The security-related panic level usually begins to rise here whenever a professional body, such as the Air Force, reads the map through the narrow straw of its interests. When the Air Force feels threatened by the purchase of a certain weapon by the enemy, it pressures the General Staff, which cringes and causes the politicians to panic. From there, things spiral into fiery rhetoric and headlines.
The possibility of a threat is enough for the Air Force to activate sirens. Some three years ago, then-IDF Intelligence chief Amod Yadlin, an Air Force man, announced that Syria's purchase of anti-aircraft equipment will put the Air Force at the same disadvantage it faced during the Yom Kippur War. However, this can also occur when American weapons are transferred to a friendly Arab country.
When the defense minister, prime minister and the rest of the cabinet ministers are experienced people, their strategic outlook is broad enough and they have enough self-confidence to neutralize such developments. But when we are dealing with a relatively new group, the whims do the job. This is how we reach mutual threats of war between Israel and Syria amid the purchase of S-300 missiles – a 20 year-old weapon.
How strange. The Yakhont anti-ship missile Syria has already received from Russia poses a much greater threat to Israel than the S-300 missiles. The Yakhont is a particularly accurate cruise missile that can hit any strategic target in the State of Israel. The Jewish state is not attacking these missiles in Syria, as it would immediately be blamed for such a strike. Meaning, in Israel they know when not to cross the line. Only when it comes to the S-300 someone here got confused.
The story of the S-300 missile deal with Syria appears on Russian websites. It is related by independent military experts and in the official annual reports of the Almaz-Antey corporation, which manufactures the weapon. These reports indicate that over the past few years the corporation has rarely produced weapons designated for foreign countries. This means that the arms deal with Syria does not include the sale of advanced systems manufactured by the corporation.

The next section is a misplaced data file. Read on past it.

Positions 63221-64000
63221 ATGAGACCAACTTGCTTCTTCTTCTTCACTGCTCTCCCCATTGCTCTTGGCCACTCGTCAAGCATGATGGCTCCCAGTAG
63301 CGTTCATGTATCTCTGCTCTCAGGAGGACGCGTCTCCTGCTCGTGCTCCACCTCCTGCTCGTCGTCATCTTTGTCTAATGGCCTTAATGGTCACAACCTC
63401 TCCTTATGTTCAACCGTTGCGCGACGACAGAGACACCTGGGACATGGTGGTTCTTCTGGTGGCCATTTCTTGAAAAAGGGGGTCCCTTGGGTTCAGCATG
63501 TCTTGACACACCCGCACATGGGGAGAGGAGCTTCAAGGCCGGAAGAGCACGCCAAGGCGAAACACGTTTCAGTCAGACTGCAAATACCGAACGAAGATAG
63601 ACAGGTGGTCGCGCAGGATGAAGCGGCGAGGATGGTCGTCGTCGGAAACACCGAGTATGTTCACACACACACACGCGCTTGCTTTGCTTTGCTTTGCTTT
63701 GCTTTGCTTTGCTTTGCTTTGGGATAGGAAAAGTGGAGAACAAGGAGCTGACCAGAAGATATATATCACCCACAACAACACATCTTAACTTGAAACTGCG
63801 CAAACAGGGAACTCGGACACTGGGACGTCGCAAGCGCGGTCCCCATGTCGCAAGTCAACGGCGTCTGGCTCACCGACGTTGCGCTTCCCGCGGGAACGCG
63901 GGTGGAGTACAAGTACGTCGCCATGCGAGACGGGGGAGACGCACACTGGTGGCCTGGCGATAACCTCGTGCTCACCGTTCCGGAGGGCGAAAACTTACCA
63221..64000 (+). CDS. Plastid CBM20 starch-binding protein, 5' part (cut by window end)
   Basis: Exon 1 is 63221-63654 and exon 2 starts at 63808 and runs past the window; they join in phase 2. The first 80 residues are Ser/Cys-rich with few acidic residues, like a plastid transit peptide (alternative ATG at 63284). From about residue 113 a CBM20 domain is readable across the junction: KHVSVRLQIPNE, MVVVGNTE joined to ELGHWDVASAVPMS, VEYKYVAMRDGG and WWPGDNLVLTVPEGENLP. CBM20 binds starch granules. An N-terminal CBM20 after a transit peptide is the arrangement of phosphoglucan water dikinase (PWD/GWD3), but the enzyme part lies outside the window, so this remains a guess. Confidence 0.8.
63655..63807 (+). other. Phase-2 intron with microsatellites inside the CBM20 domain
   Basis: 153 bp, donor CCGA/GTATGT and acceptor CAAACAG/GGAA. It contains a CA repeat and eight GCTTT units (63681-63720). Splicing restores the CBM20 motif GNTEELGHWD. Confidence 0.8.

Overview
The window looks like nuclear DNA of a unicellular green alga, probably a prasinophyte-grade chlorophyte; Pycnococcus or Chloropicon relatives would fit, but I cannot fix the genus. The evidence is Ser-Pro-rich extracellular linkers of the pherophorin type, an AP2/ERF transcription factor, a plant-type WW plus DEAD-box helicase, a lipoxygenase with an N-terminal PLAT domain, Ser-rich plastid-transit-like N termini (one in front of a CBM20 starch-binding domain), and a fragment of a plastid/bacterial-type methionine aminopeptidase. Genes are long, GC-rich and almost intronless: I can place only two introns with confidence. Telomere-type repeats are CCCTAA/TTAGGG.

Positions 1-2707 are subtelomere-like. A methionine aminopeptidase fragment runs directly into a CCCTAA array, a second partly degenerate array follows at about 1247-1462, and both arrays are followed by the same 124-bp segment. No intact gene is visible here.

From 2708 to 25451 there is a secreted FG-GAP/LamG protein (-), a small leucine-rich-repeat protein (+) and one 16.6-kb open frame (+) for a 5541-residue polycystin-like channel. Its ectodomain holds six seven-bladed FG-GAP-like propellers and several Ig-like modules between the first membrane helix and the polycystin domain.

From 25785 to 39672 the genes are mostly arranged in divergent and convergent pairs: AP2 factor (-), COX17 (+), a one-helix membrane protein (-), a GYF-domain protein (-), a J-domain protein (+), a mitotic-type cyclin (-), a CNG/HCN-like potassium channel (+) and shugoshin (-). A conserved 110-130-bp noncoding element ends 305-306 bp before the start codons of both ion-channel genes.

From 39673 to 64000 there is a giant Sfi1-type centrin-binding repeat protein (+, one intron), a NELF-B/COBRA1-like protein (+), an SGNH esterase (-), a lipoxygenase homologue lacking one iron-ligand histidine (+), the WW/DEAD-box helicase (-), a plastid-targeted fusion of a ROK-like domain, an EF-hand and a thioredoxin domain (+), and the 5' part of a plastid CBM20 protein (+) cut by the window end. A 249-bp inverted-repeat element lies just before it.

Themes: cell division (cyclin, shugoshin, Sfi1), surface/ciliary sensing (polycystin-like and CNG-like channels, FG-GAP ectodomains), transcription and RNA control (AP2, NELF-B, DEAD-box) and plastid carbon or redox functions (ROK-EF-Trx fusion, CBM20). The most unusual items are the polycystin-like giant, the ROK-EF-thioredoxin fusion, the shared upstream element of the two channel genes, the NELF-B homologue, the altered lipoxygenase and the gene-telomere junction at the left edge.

In essence, this is a deal between Syria and the Russian army. The Russian army is replacing its S-300 anti-aircraft systems with advanced S-400 systems. The systems it is not using anymore are sold to countries such as Syria. However, the pace and quality of the production of the new missiles is very problematic, so the transfer of the advanced batteries to the Russian army is well behind schedule. Therefore, unless Putin gives a direct order to the army to transfer its S-300 batteries to Syria, the Assad regime will not see the missiles in the near future.
According to reports in Russia, the Syrians will receive six advanced S-300 systems, each consisting of 12 missile launchers. They will also get and 144 missiles – or two missiles for each launcher. These systems are large and cumbersome. Each rocket is nine meters (about 30 feet) long and weighs two tons.
The probability that such a system would not be detected by western intelligence satellites, which pass over the Syrian port city of Tartus every few hours, is very low. Moreover, as stated, these systems are 20 years old. In the past it has been reported that the Israeli Air Force trained in Cyprus and Crete, in cooperation with the Greek Air Force, which operates S-300 batteries. So it is safe to assume that this weapon cannot surprise Israel.
It seems that someone here fears the panic surrounding the S-300 missiles has been exhausted, so he is trying to make a fuss over the supply of MiG-29 jets to Syria. The Air Force is probably much more pleased with this latest purchase by Assad. When it comes to shooting down planes, the Israeli Air Force has a clear advantage.